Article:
Chimeric antigen receptor-T (CAR-T) cell therapies hold tremendous therapeutic potential for liquid cancers such as acute lymphoblastic leukemia or B-cell lymphoma and hopefully for solid tumors in the future as well. Yet while the process seems straightforward, in practice several challenges to cell therapies remain.
The nuances of engineering T-cell genomes have dominated much of the conversation on cell therapies, and rightly so considering that allogeneic therapies, for example, introduce edited T-cells derived from a single source into multiple patients. But responsible deployment of such therapeutics demands much more than sound science.
One of the primary challenges surrounding cell therapies is proper security and oversight over all the information generated. Given the extraordinarily sensitive and personal nature of data related to therapeutic T-cells, a proper infrastructure for secure yet rapid distribution of data is of the utmost importance.
How can all parties involved find a way to securely store and transmit data?
Most of us associate blockchain with cryptocurrencies such as Bitcoin, but blockchain is the technology underlying Bitcoin and other applications. It is an unmodifiable public ledger that records all transactions between individuals. Bitcoin prices have been incredibly volatile , but this has little to do with the underlying blockchain technology itself, which is highly secure because any changes must first obtain the approval of all subsequent records.
In biotechnology ciricles, one may be more familiar with blockhain’s potential to secure personal genomics data. The concept is simple: users store their sequencing data in a blockchain-linked database to which they have sole access. Third parties such as drug companies wishing to access the data are required to request permission, which users can accept or reject as they wish. But how would blockchain work for cell therapies?
Blockchain for cell therapies
Cell therapies could likewise benefit from blockchain technology. Storing, maintaining, tracking, and securing the totality of the information regarding CAR-T cells all the way from the donor patient will demand robust, transparent, and secure data systems capable of capturing the nuances of this process. A CAR-T cell’s human donor, the editing strategy, the identity of the edits introduced, and storage conditions must all be recorded and distributed securely. For allogeneic cell therapies, in particular, any system must also track how the T-cells were transported from the donor to the recipient patient’s bedside. Both the cells and associated data must thus traverse multiple entities such as the patients themselves, physicians, laboratory scientists, logistics companies, supply chains, and infusion centers.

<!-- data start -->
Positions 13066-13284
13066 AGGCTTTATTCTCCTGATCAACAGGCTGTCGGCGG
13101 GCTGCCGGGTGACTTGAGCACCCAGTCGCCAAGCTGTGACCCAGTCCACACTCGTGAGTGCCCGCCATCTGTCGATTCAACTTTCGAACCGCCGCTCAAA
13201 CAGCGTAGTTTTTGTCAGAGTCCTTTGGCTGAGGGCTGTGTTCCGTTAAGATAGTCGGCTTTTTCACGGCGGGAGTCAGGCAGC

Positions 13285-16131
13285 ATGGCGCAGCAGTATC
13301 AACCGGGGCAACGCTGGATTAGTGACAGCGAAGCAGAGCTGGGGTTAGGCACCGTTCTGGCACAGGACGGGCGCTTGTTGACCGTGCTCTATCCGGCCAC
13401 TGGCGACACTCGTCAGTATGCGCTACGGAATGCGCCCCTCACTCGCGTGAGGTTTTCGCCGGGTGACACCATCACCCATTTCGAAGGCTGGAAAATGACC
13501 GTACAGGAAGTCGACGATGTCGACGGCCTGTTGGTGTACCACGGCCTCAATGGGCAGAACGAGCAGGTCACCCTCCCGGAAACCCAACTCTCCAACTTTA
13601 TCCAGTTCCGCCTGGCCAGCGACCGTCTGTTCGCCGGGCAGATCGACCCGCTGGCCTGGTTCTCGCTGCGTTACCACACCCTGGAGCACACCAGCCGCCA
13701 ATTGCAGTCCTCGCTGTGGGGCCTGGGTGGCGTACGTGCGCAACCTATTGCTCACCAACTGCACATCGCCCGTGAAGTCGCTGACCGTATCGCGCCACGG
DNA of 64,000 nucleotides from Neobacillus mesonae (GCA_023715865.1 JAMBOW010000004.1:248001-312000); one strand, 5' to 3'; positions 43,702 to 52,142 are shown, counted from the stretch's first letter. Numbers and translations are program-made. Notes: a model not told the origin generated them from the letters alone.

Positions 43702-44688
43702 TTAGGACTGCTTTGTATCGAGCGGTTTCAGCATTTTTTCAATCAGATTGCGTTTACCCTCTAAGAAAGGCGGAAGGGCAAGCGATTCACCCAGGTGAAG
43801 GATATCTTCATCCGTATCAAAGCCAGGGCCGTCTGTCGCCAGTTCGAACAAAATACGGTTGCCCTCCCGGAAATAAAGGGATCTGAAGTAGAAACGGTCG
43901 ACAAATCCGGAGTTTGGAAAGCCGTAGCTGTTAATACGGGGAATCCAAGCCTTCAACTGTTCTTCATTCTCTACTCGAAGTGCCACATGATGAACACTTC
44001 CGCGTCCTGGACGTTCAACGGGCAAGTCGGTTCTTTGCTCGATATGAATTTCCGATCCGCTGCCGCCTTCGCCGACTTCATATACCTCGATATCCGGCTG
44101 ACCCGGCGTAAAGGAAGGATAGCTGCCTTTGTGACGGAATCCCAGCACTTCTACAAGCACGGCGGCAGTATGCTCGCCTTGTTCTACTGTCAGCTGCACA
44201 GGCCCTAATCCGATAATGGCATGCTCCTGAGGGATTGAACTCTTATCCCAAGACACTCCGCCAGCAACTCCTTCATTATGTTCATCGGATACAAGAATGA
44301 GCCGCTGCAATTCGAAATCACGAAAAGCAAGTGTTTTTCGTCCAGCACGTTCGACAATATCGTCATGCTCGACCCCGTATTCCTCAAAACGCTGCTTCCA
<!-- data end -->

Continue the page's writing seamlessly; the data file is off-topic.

Fortunately, blockchain’s architecture can store, manage, and distribute such data. This technology can also help monitor any disruptions in production, track updates by intermediaries, secure authentication by health care providers, and keep tabs on claims processing and financial transactions. Such end-to-end traceability would provide transparency to such a scattered and multifaceted process.
Cell therapies also pose serious privacy concerns given the deeply personal nature of the data. The security of blockchain’s architecture would crucially help prevent a patient’s private data from being exposed. Patients would have control over who has access to their data and the power to know exactly how their data is being used.
Integrating blockchain into healthcare: the importance of the patient
While there are several blockchain companies working on solutions to secure genomic data, the industry is very young. A prominent challenge for successful integration of blockchain in healthcare is making people comfortable with uploading their data. More data grants scientists and physicians more statistical power to make impactful discoveries and connections. The system would thus become more effective as more people upload their data.
Most blockchain companies in healthcare are in pre-ICO (initial coin offering), which is the first opportunity for people to invest in a blockchain’s cryptocurrency – meaning they do not have any consumers to survey for insight on how to approach this issue. A study of a US biobank has shown that the main concerns individuals have with sequencing their genomes are related to privacy and ethics. Fortunately for this industry, those concerns had no correlation with the recruitment rate of individuals willing to participate in the biobank. Additionally, genotyping companies have experienced significant success in gathering users. Notably, 23andMe’s user base of 5 million users highlights people’s willingness to sequence themselves and suggests that the blockchain healthcare market can overcome privacy concerns.
Blockchain integration into healthcare applications like personal genomics or CAR-T therapies is admittedly underdeveloped and faces considerable headwinds. Nevertheless, with several companies taking the right steps to ensure the privacy of their customers and clients, it seems only a matter of time until blockchain is an essential security consideration for any biotech company in the healthcare space.
Dat Mai is a PhD candidate at the University of California, Berkeley in the Department of Integrative Biology and a member of Biotech Connection – Bay Area, Inc. (BCBA). Alan Wang is a PhD candidate at the University of California, Berkeley in the Department of Molecular and Cell Biology and the Vice President of Marketing and Communications of BCBA.4